June 27 (Bloomberg) -- Japanese stocks fell the most in more than a week ahead of a vote in Greece’s parliament that may forestall a European banking crisis and before a report expected to show slowing growth in U.S. consumer spending, dimming the outlook for export earnings.
Sony Corp. which sells about 20 percent of its PlayStation game consoles and other products in Europe, dropped 2.1 percent. Toyota Motor Corp., the world’s biggest carmaker by sales, fell 2.3 percent. Mitsubishi UFJ Financial Group Inc., the country’s biggest lender by market value, erased losses after Goldman Sachs Group Inc. said capital requirement rules agreed to by international regulators are “positive” for Japan’s lenders.
The benchmark Nikkei 225 Stock Average fell 1 percent to 9,578.31 at the 3 p.m. close in Tokyo. The broader Topix index retreated 0.9 percent to 825.64. Trading volume on the main board of the Tokyo Stock Exchange was a third less than this year’s average as investors awaited the vote in Greece and reports on U.S. consumer spending and Japanese manufacturing.
“It’s not easy for investors to get bullish with all of these unresolved things waiting out there,” said Naoki Fujiwara, who helps oversee $6 billion at Shinkin Asset Management Co. in Tokyo. “It’s unclear whether Greece will be able to pass its reconstruction plans.”
The Topix has lost 11 percent since March 10, the day before a magnitude-9 earthquake and tsunami devastated Japan’s northeast coast, triggering the worst nuclear accident in 25 years and leaving more than 23,000 people dead or missing.
Japanese shares have also declined on signs the U.S. economic recovery is slowing and amid a debt crisis in Greece that the International Monetary Fund said may “spill over,” hurting banks in the region that hold the country’s bonds.
Sony lost 2.1 percent to 2,033 yen. Fanuc Corp., a maker of industrial robots that gets 11 percent of its sales in Europe, lost 2.1 percent to 12,630 yen.
Shares fell ahead of a vote in Greece’s parliament expected on June 29 on a five-year austerity plan that must pass for the cash-strapped nation to secure more international aid. Greece needs loans from Europe and the IMF to cover 6.6 billion euros ($9.4 billion) of maturing bonds in August.
The Topix rose last week the most in almost a year after European leaders said Greece is getting closer to meeting conditions for a rescue, easing concern the country will suffer a default that destabilizes the region’s banking system.
Stocks also declined today ahead of a report expected to show growth in consumer spending is slowing in the world’s biggest economy. The U.S. Commerce Department may say today that consumer spending grew last month at its slowest pace since June 2010, with outlays rising 0.1 percent, according to the median estimate of economists surveyed by Bloomberg. Spending increased 0.4 percent in April.
Toyota, whose biggest market is the U.S., sank 2.3 percent to 3,210 yen. Kyocera Corp., a maker of solar panels which gets more than 20 percent of sales in the U.S., sank 1.3 percent to 8,100 yen.
Trading companies dropped as concern the U.S. expansion is slowing weighed on oil prices. Mitsubishi declined 1.2 percent to 1,960 yen. Mitsui & Co., Japan’s second-largest trading company, dropped 1.1 percent to 1,346 yen.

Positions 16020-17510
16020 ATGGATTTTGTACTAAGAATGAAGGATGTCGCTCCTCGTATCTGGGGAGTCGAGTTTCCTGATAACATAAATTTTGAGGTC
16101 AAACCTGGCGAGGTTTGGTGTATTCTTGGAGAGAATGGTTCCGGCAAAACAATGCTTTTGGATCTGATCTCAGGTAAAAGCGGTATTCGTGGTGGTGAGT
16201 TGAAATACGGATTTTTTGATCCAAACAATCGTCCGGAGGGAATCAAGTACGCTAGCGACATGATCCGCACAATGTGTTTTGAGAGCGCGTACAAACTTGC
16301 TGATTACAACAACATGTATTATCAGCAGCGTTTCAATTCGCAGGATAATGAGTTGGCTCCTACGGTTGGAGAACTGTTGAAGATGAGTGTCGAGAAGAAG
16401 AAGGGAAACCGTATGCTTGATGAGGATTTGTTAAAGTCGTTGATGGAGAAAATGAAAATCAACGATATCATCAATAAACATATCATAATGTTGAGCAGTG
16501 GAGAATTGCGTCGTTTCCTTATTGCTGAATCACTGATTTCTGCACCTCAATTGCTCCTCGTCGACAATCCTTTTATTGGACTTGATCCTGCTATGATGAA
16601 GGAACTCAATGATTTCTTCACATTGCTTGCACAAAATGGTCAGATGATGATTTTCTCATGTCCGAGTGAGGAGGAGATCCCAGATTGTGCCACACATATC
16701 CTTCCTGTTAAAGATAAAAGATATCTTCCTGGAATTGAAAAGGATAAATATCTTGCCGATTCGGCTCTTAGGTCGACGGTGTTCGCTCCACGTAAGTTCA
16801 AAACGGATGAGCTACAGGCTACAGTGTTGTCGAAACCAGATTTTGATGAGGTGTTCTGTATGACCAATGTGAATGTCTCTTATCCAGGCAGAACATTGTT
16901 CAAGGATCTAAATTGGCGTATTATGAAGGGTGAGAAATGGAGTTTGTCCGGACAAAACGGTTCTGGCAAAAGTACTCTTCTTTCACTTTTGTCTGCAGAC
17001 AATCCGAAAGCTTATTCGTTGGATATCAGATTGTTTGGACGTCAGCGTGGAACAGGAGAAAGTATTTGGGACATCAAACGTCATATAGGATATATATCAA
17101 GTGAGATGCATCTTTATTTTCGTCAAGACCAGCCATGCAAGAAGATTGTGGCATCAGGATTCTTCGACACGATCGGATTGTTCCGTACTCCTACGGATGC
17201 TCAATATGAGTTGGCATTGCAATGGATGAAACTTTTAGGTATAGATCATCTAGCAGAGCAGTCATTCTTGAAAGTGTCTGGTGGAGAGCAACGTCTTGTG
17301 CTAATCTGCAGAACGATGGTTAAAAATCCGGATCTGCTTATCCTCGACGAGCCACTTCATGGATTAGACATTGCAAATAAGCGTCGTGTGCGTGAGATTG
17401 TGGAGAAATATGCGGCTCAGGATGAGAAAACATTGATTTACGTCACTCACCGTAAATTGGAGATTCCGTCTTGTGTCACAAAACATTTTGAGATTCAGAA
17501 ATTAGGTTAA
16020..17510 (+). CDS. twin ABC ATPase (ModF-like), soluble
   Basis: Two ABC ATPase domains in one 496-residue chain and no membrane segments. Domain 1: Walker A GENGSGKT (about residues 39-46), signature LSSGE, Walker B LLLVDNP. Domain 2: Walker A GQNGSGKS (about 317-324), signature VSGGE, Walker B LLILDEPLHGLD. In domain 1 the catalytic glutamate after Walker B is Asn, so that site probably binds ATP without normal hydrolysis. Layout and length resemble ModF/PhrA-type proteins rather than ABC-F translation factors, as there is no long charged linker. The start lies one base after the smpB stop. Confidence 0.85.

Banks Pare Declines
Banks pared earlier losses after Goldman Sachs said capital requirement rules agreed to by global regulators are “positive” for Japan’s lenders.
Mitsubishi UFJ erased losses of as much as 1.3 percent, finishing the day unchanged. Sumitomo Mitsui Financial Group Inc., Japan’s second-largest bank by market value, gained 0.2 percent to 2,404 yen after earlier dropping 1.5 percent.
The Basel Committee on Banking Supervision said on June 25 the world’s largest banks must hold as much as 2.5 percentage points in additional capital as part of efforts to prevent another crisis like the one that stemmed from the 2008 bankruptcy of Lehman Brothers Holdings Inc. Although it’s not clear which lenders would be subject to the rules, Goldman Sachs analysts led by Philippa Rogers said Japan’s top banks have sufficient capital and won’t have to raise funds.
Japan’s central bank will announce the country’s most- closely watched survey of manufacturer sentiment on July 1. The Bank of Japan’s quarterly Tankan index of confidence among big manufacturers probably fell to minus 7 in June from 6 in March, the biggest drop since March 2009, according to the median estimate of economists surveyed by Bloomberg. A negative number means pessimists outnumber optimists.
This week’s survey is the first to fully reflect the impact of Japan’s record earthquake and tsunami on March 11. About three quarters of the responses in the previous survey were submitted before the disaster.
Among stocks that rose, Tokyo Electric Power Co., operator of the crippled Fukushima Dai-Ichi power plant, climbed 2.6 percent to 316 yen. The Yomiuri newspaper reported the utility may sell two units as part of restructuring plans.
Nakabayashi Co., a maker of office equipment, soared by its upper daily limit of 29 percent to 221 yen, the biggest gain since at least June 1981. The Osaka-based company will start selling a battery in early August that can be recharged by adding water, beer, saliva or any other fluid, it said June 24.
--With assistance from Satoshi Kawano and Toshiro Hasegawa in Tokyo. Editor: Jason Clenfield, Drew Gibson.
To contact the reporter for this story: Akiko Ikeda in Tokyo at email@example.com.
To contact the editor responsible for this story: Nick Gentle at firstname.lastname@example.org.